Taylor's withdrawal a wake-up call for USA
Wicketkeeper-batsman Steven Taylor's decision to pull out of the USA squad for the forthcoming World Twenty20 Qualifier in favour of a Caribbean Premier League contract with Barbados Tridents should not come as a surprise. It does, however, raise questions on the development path for an Associate player in the USA, and how the players perceive their future within the system.
In the summer of 2013, Taylor had traveled to Jamaica for a training stint with a local club where he told a local media outlet that his dream was to play for West Indies. Taylor, one of the few USA players born and brought up in America, is not the first one to have ambitions of playing for a Full Member. New Jersey's Cameron Mirza, who was the MVP of the ICC Americas Under-19s Division One in 2011, stated not long after that tournament that he was going to university in the UK with an aim to qualify for England on residency and pursue a dream of playing for them. Former USA U-19s captain Greg Sewdial, who made his USA senior team debut at 16, was born to Guyanese immigrants and raised in New York also stated in an interview that his goal was to play for West Indies one day.
There is no proper development structure or career path as an Associate player in the USA for these players to aspire to. In order to be a professional player, it is only natural to look overseas. The limited opportunities to play for USA will only shrink further after next year when the ICC World T20 - the format so many people claim is the gateway to future popularity in the American market - goes from being a biennial event to being played once every four years.
In that sense, the financial aspect of Taylor's decision is significant. Taylor, now 21, dropped out of high school at 19 before completing his senior year, and does not have a regular job like other USA players. His main source of income comes from games in weekend T20 tournaments for private club teams scattered around country. The payment from Tridents, no matter how small, would have been an incentive compared to the stipend for touring with USA.
Part of this also is a failure of the USA Cricket Association and their inability to stick to commitments made to players. Former USACA chief executives Don Lockerbie and Darren Beazley had laid out plans to turn USA's players professional with central contracts, which never materialised. Taylor was part of a USA team that won the WCL Division Four in 2010 in Italy after which they were told they would receive a championship bonus from the board. The players are still waiting for the reward.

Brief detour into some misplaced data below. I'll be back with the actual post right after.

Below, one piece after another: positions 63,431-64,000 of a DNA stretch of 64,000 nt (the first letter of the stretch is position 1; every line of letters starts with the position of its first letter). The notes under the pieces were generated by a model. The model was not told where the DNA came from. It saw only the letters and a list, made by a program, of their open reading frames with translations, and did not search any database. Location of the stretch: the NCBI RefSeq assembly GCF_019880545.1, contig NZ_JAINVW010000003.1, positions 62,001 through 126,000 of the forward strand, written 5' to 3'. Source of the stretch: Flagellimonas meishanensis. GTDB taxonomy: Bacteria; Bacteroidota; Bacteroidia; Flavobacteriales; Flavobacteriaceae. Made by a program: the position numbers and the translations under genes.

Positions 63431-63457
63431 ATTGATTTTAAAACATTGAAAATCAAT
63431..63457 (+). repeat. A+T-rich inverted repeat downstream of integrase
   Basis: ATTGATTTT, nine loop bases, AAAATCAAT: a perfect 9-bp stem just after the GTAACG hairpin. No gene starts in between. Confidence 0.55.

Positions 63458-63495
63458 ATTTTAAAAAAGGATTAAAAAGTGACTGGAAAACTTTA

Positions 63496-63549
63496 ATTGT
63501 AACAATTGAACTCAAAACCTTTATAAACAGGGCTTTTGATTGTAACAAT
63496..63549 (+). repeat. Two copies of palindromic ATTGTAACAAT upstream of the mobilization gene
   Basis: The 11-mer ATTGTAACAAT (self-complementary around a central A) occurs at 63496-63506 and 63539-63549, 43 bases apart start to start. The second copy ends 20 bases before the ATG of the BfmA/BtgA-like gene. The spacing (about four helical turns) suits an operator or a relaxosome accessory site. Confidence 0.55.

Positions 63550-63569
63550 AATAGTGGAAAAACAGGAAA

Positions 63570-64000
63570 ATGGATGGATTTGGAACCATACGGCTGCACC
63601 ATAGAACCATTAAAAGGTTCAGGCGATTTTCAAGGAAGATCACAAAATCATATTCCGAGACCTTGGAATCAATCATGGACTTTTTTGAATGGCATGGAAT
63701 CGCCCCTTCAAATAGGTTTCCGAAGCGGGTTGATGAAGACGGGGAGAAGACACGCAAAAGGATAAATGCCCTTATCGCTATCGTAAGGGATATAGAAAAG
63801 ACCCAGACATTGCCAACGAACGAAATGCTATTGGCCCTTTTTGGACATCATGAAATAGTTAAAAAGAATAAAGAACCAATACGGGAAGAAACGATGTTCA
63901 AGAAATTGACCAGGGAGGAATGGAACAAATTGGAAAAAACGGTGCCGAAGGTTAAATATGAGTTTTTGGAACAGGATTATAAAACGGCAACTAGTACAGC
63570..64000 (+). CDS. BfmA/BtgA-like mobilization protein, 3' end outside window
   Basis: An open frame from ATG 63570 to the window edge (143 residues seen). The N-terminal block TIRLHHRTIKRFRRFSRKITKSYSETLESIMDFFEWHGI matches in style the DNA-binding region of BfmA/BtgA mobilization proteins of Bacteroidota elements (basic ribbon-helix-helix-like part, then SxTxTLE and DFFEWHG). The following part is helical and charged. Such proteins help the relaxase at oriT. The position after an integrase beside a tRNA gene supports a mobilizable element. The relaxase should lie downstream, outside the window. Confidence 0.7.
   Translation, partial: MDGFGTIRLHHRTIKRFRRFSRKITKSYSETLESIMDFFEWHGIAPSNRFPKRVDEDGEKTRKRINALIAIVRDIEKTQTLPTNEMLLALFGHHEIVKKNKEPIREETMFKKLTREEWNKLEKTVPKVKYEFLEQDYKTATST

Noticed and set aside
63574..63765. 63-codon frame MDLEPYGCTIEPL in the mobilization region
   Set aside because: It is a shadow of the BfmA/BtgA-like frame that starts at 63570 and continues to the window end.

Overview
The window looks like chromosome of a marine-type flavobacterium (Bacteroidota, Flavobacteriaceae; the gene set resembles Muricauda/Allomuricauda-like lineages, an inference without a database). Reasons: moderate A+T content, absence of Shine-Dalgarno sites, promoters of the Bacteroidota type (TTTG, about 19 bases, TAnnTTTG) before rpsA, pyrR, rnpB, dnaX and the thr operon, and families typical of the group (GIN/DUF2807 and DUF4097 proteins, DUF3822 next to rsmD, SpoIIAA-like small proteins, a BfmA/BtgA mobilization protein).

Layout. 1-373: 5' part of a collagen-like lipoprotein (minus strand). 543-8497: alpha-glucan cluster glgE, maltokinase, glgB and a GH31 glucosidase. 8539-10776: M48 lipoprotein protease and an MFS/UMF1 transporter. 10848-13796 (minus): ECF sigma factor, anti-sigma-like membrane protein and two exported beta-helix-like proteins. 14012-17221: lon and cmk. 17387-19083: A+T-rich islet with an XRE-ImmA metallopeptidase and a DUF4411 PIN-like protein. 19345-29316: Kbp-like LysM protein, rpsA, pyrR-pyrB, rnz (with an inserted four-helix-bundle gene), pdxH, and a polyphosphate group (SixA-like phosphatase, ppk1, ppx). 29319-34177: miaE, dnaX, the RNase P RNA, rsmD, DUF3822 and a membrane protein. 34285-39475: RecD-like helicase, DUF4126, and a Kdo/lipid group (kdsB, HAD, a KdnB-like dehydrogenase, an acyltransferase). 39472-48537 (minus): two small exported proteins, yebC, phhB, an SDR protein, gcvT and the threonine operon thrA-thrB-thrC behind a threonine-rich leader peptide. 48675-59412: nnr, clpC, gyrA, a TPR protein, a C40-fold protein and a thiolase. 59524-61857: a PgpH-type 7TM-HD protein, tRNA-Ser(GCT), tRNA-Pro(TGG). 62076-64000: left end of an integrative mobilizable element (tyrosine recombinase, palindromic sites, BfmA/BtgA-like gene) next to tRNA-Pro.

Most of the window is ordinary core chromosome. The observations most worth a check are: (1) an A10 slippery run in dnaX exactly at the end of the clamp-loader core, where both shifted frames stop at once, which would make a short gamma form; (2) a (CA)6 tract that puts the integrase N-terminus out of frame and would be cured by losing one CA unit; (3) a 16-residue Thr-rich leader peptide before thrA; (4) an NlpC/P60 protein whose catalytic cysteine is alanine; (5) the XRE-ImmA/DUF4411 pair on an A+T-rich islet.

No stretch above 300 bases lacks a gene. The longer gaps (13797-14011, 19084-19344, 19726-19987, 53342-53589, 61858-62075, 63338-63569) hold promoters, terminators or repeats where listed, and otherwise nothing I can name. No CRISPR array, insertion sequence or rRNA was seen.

After formally announcing a pair of preparation camps in Jamaica for the USA national team ahead of the ICC Americas Qualifier in May and then prior to their departure for Ireland, neither one has happened. USA's players are routinely put under pressure by being asked to show up without any preparation against teams that are similarly talented but have far better support mechanisms in place.
Taylor has also developed a very beneficial relationship with Robin Singh, after the latter took over as coach and technical director of USA's various national teams in 2011. Their familiarity could have played a role in Taylor being assigned to Barbados Tridents, a team Singh coaches, for a CPL tryout following a December camp with an ICC Americas development squad. Taylor secured a full contract with the franchise, while Canada's Nikhil Dutta, who was also among the shortlisted players from the development squad, won a contract with St Kitts and Nevis Patriots.
Singh's connection could present a conflict of interest. He has been working for USACA for the last four years to help raise the standard of the USA national team. Last week, five USA players, including Taylor joined a Tridents training camp on Singh's invitation as part of their own preparation ahead of the World T20 Qualifier. Taylor's decision to withdraw, however, has crippled USA's chances of succeeding in Ireland, with the side deprived of their batting leader.
Another issue is Taylor's playing role with the Tridents compared to his status with the USA squad. Taylor is USA's marquee player, one of the most feared big hitters in the Associate world and would have been assured of opening the batting in every game he played. Now he has gone from being the first name on the team sheet to, in all likelihood, riding the bench for Tridents. If the goal is for Taylor to continue developing his game and get better experience in different conditions, it might be better served by being on the field consistently instead of being limited to net sessions and watching from the sidelines.
In the end, though, if spending one season on the Tridents bench as an apprentice is parlayed into several seasons in the starting XI, Taylor's decision would seem wise. That it comes in the week that the ICC is deciding on USACA's fate at the annual conference in Barbados also serves as a wake-up call to where the players see the future of cricket in the country heading.
Peter Della Penna is ESPNcricinfo's USA correspondent. @PeterDellaPenna